From History New Network by Alan Singer author of New York’s Grand Emancipation Jubilee:
April 12 is the 154th anniversary of the Civil War battle and massacre at Fort Pillow, located on the Mississippi River near Henning, Tennessee. It was a strategic location, held by United States (Union) forces just north of Memphis and controlling river access to and from St. Louis and the Ohio River Valley.
On April 16, 1864, the New York Times reported that rebel forces under the command of General Nathan Bedford Forrest, after twice using a “flag of truce” to maneuver prior to attack, overwhelmed defenders. After taking the fort, “the Confederates commenced an indiscriminate butchery of the whites and blacks, including those of both colors who had been previously wounded.” Black women and children in the fort were also slaughtered. “Out of the garrison of six hundred, only two hundred remained alive.” In the same issue, the Times published an account of events from a “correspondent of the Union, who was on board the steamer Platte Valley at Fort Pillow.” This correspondent “gives even a more appalling description of the fiendishness of the rebels.”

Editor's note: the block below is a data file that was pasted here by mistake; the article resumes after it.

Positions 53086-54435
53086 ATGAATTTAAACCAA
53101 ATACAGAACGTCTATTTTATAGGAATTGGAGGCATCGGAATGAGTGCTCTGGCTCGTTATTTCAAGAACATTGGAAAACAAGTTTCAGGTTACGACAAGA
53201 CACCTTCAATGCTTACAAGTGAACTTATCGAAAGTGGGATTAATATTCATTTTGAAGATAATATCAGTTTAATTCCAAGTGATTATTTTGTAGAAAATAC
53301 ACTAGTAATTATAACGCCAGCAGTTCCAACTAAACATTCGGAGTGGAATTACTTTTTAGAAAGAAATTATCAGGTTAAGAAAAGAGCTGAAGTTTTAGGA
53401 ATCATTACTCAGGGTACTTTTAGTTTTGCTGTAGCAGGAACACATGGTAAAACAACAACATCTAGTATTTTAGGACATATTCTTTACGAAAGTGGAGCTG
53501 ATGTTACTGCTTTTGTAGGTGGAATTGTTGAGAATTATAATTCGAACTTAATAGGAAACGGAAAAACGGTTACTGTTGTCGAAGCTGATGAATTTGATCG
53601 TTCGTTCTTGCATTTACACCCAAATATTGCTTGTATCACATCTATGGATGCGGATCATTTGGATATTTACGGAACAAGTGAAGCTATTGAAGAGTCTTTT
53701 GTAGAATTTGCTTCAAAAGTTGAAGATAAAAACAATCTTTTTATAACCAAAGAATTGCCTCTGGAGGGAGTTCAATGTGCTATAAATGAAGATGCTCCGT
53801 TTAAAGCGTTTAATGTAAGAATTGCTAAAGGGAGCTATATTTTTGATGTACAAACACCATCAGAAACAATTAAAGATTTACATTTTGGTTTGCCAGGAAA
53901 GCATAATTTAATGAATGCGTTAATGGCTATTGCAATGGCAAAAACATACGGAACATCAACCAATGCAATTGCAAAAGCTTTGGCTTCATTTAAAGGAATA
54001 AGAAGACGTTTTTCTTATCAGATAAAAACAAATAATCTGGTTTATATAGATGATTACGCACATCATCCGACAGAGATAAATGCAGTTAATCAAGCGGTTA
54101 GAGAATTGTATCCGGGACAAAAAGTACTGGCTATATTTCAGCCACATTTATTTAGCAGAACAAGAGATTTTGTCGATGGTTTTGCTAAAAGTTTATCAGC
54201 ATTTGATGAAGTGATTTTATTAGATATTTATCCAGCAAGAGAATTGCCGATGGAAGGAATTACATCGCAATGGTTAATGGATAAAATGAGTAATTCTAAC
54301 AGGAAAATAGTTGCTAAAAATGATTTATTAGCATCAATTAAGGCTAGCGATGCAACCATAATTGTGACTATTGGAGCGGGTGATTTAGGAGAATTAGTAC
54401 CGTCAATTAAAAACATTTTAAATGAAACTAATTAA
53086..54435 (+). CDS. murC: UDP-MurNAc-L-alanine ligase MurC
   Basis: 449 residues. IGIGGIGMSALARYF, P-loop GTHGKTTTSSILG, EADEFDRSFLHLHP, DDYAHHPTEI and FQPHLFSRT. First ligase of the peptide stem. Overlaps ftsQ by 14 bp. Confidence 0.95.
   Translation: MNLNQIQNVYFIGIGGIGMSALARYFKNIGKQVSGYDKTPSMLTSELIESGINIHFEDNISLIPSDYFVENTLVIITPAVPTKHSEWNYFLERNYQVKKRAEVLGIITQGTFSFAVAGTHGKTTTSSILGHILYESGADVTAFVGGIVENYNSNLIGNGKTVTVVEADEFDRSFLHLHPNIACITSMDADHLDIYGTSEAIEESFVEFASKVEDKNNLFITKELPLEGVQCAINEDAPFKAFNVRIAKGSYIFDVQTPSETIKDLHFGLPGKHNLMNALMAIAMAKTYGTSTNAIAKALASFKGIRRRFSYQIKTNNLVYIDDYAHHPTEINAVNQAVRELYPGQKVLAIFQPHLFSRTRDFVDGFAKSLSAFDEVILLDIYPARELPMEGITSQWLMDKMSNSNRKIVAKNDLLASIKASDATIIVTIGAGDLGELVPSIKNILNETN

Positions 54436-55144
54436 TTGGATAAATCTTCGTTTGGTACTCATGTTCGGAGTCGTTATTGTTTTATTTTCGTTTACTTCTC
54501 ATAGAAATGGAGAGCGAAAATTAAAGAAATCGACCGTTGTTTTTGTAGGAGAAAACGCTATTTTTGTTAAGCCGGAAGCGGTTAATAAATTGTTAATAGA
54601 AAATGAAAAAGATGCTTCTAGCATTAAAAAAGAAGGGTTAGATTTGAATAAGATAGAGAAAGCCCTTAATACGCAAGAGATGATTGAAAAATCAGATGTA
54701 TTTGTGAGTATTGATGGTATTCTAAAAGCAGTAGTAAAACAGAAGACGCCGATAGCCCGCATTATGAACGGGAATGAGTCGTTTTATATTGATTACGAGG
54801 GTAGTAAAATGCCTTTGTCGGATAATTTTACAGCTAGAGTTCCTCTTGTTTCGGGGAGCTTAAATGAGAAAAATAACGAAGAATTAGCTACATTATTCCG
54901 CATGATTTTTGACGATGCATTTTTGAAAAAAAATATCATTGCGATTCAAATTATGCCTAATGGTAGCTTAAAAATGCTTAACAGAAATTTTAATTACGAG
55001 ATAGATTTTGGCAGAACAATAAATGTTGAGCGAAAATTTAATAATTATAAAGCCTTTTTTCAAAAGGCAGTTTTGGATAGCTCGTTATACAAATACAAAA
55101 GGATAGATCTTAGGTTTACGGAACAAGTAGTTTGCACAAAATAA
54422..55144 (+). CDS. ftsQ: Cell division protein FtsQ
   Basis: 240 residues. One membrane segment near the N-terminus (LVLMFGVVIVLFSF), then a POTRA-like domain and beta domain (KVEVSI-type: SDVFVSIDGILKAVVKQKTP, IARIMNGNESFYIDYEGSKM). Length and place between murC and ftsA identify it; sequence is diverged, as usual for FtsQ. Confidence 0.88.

“On the morning after the battle the rebels went over the field, and shot the negroes who had not died from their wounds . . . . Many of those who had escaped from the works and hospital, who desired to be treated as prisoners of war, as the rebels said, were ordered to fall into line, and when they had formed, were inhumanly shot down. Of 350 colored troops not more than 56 escaped the massacre, and not one officer that commanded them survives.”